The average price of a gallon of self-serve regular gasoline in Los Angeles County again rose to a record high Monday, but the increase of seven-tenths of a cent to $4.703 may indicate that prices will soon fall.
The increase was the smallest during a six-day span that has seen the price rise 50.2 cents, including 3.5 cents on Sunday, according to figures from the AAA and Oil Price Information Service.
The average price is 51.9 cents more than one week ago, 52.5 cents higher than one month ago and 89.2 cents greater than one year ago. The Orange County average price also rose to a record high for a third consecutive day, increasing four-tenths of a cent to $4.69. It is 52.8 cents higher than one week ago, 53.3 cents above one month ago and 91.3 cents greater than one year ago.
Monday's increase is the smallest during a six-day streak of increases that has pushed the price up by 51.3 cents, including 3.6 cents on Sunday.
Gov. Jerry Brown's order Sunday directing the California Air Resources Board to immediately allow oil refineries to make an early transition to winter-blend gasoline, which isn't typically sold until Nov. 1, and the resumption of operations at the ExxonMobil Torrance Refinery are expected to add to the supply of gasoline.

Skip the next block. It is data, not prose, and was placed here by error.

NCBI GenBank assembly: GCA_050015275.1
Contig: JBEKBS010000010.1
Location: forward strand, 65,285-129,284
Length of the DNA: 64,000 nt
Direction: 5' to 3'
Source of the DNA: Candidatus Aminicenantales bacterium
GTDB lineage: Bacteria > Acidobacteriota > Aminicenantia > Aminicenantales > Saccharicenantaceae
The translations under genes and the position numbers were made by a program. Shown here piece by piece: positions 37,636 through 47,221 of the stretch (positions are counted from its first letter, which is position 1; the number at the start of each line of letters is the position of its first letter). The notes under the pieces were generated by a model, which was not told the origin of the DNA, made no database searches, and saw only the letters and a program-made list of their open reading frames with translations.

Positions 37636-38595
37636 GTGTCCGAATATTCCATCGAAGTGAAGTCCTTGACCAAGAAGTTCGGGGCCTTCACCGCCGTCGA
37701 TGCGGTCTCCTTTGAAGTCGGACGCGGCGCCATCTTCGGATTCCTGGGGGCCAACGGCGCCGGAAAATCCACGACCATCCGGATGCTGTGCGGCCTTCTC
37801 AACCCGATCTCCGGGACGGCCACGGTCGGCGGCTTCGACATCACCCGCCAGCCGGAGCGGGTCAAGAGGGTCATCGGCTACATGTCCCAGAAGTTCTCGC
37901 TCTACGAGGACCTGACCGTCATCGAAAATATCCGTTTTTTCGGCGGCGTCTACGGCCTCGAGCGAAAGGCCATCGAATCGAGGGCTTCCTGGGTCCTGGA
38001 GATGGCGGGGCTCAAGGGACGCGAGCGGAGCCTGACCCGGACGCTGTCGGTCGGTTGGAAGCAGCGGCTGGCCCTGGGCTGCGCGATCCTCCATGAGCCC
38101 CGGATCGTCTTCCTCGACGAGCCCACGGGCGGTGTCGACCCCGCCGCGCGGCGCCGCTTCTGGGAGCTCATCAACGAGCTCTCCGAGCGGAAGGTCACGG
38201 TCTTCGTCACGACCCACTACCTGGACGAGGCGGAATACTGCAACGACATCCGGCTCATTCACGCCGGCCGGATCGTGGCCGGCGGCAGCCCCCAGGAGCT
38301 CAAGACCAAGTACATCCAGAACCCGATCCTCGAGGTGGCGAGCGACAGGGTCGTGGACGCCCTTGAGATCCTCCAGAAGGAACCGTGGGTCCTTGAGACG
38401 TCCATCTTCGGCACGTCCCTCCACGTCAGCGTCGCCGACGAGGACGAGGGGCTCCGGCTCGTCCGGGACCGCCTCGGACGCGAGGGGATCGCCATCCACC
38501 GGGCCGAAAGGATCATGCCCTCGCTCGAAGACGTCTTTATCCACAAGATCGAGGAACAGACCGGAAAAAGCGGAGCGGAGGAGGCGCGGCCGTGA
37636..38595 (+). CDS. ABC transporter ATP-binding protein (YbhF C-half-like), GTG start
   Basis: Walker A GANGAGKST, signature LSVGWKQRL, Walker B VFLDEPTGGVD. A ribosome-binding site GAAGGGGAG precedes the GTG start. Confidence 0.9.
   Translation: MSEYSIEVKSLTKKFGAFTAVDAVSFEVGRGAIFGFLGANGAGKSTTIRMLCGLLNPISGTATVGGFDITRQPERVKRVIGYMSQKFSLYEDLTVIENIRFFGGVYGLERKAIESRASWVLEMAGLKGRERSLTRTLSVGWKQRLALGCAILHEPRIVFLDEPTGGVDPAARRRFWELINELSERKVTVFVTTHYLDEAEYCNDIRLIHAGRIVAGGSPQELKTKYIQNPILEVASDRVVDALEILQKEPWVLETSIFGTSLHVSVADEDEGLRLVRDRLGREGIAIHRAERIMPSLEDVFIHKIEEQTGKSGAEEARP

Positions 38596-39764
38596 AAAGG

The record prices are the result of whole markets going "into a panic about the adequacy of California fuel supplies'' following a power failure last Monday at ExxonMobil's Torrance refinery and closure of a Chevron pipeline that moves crude oil to Northern California, said Jeffrey Spring of the Automobile Club of Southern California.
Other contributing factors include local refiners dropping production levels, exporting supply to Mexico and other countries and allowing inventory
to dwindle in anticipation of switching over to production of winter blend
gasoline, Spring said.